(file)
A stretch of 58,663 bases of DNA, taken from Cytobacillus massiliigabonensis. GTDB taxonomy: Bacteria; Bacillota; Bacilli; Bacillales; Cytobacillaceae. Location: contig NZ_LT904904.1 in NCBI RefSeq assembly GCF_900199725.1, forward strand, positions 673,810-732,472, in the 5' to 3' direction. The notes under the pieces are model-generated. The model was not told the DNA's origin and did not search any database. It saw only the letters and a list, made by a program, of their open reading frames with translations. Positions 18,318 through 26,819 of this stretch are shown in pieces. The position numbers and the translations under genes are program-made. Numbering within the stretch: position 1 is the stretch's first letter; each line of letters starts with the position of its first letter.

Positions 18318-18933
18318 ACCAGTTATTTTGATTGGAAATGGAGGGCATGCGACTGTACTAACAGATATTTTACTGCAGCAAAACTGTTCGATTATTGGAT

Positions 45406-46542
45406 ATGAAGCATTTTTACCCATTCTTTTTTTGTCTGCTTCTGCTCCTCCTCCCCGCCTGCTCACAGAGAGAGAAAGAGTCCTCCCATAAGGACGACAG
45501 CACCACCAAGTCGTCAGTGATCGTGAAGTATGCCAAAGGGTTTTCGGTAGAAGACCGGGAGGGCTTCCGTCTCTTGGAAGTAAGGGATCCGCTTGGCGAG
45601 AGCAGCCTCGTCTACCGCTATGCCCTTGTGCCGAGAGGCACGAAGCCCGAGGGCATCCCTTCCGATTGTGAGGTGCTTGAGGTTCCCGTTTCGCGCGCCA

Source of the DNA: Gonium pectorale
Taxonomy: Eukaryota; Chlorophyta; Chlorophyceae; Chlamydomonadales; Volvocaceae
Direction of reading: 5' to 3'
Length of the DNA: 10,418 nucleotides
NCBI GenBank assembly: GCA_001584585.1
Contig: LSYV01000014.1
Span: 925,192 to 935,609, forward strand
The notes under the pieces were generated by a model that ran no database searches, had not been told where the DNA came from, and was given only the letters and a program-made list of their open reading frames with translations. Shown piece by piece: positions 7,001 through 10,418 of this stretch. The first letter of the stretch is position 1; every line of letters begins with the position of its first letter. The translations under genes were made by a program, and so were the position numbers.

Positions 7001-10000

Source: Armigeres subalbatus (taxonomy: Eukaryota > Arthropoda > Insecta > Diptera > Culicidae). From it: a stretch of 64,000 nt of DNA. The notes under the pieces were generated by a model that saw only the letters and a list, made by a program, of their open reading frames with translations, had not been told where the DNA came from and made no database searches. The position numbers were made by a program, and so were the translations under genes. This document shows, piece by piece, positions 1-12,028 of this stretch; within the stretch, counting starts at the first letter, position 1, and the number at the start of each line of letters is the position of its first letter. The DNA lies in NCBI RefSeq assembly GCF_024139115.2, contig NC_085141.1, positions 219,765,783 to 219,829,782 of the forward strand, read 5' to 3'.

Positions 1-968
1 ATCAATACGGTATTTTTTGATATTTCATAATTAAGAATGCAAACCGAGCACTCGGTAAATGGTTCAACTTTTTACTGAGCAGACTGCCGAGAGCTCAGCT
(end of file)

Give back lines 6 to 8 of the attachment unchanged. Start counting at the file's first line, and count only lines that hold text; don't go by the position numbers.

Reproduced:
45501 CACCACCAAGTCGTCAGTGATCGTGAAGTATGCCAAAGGGTTTTCGGTAGAAGACCGGGAGGGCTTCCGTCTCTTGGAAGTAAGGGATCCGCTTGGCGAG
45601 AGCAGCCTCGTCTACCGCTATGCCCTTGTGCCGAGAGGCACGAAGCCCGAGGGCATCCCTTCCGATTGTGAGGTGCTTGAGGTTCCCGTTTCGCGCGCCA

Source of the DNA: Gonium pectorale